Published on September 9th, 2013 | by Carrie Ann Barrette
The Most Important Filing System for Trauma Healing
Often clients come into my counseling office and hope for a quick fix for trauma. I wish I could just flip a switch and make all their pain and bad memories go away.
You can’t either. If you could, you would have by now.
This is the most important message I try to give my clients: it is not your fault if you can’t “get over it.” There is no such thing as getting over it. There is only healthy coping with it.
Thankfully, your innate coping can be effective in trauma healing.
Your brain was built to help you. During trauma, your brain tells your body to fight, flee, or freeze. You may initially freeze, but soon another response may kick in. You might have chosen to flee or fight in whatever way was possible. These are the first level attempts to obtain safety.
Your brain then has a secondary coping mechanism. It will systematically review and store memory of all incoming detail. When something traumatic occurs, your brain attempts to determine what you will need to remember as well as what you are capable of dealing with. It chooses how to store memories based on these factors.
We can compare this system of categorization and storage to your office. In your office, you may have a desk, a filing cabinet, and a vault.
The memories you need to have easy access to stay on the desk. You never know when you might need these.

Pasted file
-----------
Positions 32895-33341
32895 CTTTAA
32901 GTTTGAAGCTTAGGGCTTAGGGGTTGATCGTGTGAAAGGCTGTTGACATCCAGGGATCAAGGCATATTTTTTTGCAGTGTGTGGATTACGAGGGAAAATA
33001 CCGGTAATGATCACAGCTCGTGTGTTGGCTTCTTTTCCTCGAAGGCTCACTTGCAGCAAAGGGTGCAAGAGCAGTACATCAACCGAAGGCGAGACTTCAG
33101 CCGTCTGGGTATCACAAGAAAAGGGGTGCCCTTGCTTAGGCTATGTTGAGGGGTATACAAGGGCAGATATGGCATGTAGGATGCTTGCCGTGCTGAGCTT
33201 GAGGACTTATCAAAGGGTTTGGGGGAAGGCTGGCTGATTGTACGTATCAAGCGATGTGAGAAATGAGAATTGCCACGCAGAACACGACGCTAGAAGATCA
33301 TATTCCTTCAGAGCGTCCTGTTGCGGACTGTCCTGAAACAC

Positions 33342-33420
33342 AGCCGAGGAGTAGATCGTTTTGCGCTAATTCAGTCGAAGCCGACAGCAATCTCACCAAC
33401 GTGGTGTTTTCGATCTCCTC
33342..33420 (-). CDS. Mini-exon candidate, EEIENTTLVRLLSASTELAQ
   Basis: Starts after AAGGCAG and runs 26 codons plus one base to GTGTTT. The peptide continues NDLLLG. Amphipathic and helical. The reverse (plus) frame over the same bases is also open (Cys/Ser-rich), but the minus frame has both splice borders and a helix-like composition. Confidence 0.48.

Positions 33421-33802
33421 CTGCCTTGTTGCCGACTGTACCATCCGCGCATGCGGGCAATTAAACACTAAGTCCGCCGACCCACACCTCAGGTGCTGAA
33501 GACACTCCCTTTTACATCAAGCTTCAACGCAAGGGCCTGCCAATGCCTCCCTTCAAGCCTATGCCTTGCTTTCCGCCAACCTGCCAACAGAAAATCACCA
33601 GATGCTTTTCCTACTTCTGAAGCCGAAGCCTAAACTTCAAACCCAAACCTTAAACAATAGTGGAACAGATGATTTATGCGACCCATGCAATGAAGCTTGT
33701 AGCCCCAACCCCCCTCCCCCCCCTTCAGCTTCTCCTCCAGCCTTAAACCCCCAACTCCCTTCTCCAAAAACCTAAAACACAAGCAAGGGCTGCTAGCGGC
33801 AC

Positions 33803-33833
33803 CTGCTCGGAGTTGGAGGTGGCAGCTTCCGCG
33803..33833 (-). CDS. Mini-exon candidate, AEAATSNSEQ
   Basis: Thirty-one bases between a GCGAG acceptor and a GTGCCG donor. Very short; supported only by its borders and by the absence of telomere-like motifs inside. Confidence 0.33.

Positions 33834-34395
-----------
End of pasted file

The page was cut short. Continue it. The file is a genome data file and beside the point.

Trauma does not usually stay on the desk. Your brain knows better. Trauma memories may be on the desk at first, but after a bit of time goes by, the memories are put into a file for access later on.
Unfortunately, soon after trauma, your brain may lag in filing. This is why it can be so hard to make the memories go away at first. But, slowly, the details will go from the desk into the files.
The files are accessible but aren’t always seen. This is good, because you really don’t need that access every day, all day. You might, however, want to access these things for legal reasons or with a counselor to process and heal. It is usually safe to do this slowly with a licensed trauma counselor.
The last bit of storage, well, that is the vault. This is the place where the dark, ugly, scary details go. If you have seen the Harry Potter movies, you might picture one of the scenes when they open a Gringotts vault.
Your brain is smart. It knows that you can’t handle everything. What you can’t handle, your brain files in the vault.
Many clients have been scared to receive trauma counseling because they believed I would be attempting to open the vault. I assure them that although I will help them open and process the files, I will never ever make them open the vault.
You can and should process and file memories in order to feel safe, improve self esteem, and attempt forgiveness. These are essential. But some memories just need to go away. They go in the vault.
The vault is there, and it is inaccessible for good reason. It keeps the survivor safe and sane. Memories that go in the vault aren’t supposed to come out.
Why Flashbacks Happen
Flashbacks happen when there is a filing problem. These are not supposed to happen. Anyone who has them knows it. I am not talking about general memories; it is normal for trauma to leave vague memories, and these are hard enough to cope with. But vivid flashbacks are not welcome, and specialized trauma counseling might be required to deal with them.
Trauma is messy. It is not supposed to happen, so you can’t just “get over” it. Have grace for yourself when you feel like you can’t cope. Your brain is already beginning the trauma healing process for you by categorizing and storing your memories. You ARE coping.
If you are struggling with persistent memories, a licensed trauma counselor might be able to help you find further healthy ways to process, file, and heal.
Photo by Bob Smith via Stock.Xchng